BRIANA: We may be through with a trend, but that doesn’t mean a trend is through with us. I spotted a Keep Calm and Carry On tray in a kitchen in House Beautiful’s July/August issue and a mug in this recent Apartment Therapy post about HomeGoods.
So, where does your KCACO opinion fit on this chart? Backlash? Backlash to the backlash? Have you always liked it? Always hated it? Has it gone so far out that it’s circled back around to being in again? Has it transcended trendiness and gone straight into timelessness? Am I asking too many questions?
I will admit, the KCACO phrase is a little tiring. Good thing people are scraping the phrase and keeping the style though:
But I think it’s annoying when it doesn’t make sense, like this one:
LEANNE: I want one that says “Keep Calm; Take a Xanax.”
GRANT: I don’t like being bossed around like I’m some chump. I see this and think, “Y-O-U stay calm and go away!”
KAYLA: I loved it until everyone started making it:
- KEEP CALM AND PARTY ON!
- KEEP CALM AND JUST KEEP LAUGHING.
- KEEP CALM AND EAT LUNCH/BACON/ETC.
- KEEP CALM AND THROW A TRACKER JACKER NEST AT THE CAREERS.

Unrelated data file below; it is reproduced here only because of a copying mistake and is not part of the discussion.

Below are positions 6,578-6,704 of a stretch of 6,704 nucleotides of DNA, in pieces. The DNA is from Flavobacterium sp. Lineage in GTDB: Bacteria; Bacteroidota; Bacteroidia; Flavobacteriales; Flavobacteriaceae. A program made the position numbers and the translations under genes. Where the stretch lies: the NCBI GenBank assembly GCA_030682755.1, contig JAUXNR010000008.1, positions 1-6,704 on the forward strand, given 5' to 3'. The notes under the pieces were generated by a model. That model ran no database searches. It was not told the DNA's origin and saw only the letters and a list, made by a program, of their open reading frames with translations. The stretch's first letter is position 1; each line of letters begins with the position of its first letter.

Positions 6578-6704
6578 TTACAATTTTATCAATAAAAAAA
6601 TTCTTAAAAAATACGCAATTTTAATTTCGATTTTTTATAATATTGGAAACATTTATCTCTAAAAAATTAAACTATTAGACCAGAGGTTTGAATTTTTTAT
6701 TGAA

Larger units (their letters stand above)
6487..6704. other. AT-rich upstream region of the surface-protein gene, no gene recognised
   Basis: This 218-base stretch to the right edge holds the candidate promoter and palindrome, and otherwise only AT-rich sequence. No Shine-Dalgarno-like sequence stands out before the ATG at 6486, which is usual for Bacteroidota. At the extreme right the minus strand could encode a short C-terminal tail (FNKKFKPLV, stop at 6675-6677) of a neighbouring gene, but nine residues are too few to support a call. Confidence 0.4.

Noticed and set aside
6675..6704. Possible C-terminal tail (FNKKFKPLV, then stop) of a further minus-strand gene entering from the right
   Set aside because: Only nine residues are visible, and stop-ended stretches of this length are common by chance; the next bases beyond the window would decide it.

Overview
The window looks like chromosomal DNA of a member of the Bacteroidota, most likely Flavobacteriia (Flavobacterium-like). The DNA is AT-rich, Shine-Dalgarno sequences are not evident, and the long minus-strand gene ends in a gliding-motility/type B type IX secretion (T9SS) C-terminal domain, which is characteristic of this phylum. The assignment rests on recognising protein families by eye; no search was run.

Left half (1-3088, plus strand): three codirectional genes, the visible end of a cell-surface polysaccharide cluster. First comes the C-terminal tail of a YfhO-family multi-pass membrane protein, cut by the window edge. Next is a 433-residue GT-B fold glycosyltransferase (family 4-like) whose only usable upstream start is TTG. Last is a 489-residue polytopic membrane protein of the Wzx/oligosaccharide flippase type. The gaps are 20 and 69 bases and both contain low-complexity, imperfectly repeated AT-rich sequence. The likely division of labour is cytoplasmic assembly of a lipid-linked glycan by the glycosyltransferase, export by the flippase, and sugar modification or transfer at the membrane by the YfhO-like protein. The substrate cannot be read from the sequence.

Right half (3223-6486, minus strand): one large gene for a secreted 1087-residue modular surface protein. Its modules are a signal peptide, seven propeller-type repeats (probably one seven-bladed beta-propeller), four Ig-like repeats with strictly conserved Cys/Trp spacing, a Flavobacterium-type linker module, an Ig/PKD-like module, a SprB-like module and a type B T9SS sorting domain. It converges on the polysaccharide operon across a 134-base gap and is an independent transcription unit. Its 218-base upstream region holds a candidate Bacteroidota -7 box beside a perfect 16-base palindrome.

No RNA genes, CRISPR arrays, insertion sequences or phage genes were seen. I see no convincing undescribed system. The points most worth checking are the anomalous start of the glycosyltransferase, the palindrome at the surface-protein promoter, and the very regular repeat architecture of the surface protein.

Now I’m just exhausted. But I have to say, there is ONE exception to this for me and it’s this.
BRIAN PATRICK FLYNN: I think the KCACO graphic art and the FOR LIKE EVER graphic art defined a certain time in design: The end of the Domino Magazine era and the height of Brooklyn modernism. That being said, I think it’s great as an indicator of interiors circa 2007-2008. But people should just own up to the fact that it’s gonna be a bit dated and overdone.
BRIANA: KCACO feels like the design equivalent of “Call Me Maybe”. Loved it the first few times, but its reign must end. Give it ten years and I’ll probably be sentimental about it, though. Like, I’ll find that Keep Calm mug in a thrift store and buy it for two bucks.
I think (and hope) that “Keep Calm and Carry On” will never go ‘out of style’. [...] When I see that poster, I think of the 33,000 people who died in the Blitz, the Londoners who fought, prayed, and barely lived through that horrible horrible war, with a grace and bravery that has never been seen in the general public. [...] I think of my Granny sitting under her stairs waiting for the buzz bombs to pass overhead and spare her street, and her neighbors. And when I am having a tough day, or week, or moment, I think of them and what they went through, and I realize that if they could do what they did, I can get through anything.
Kinda makes me feel guilty for ragging on it.
You’ve heard us carry on about this trend, now tell us what you think: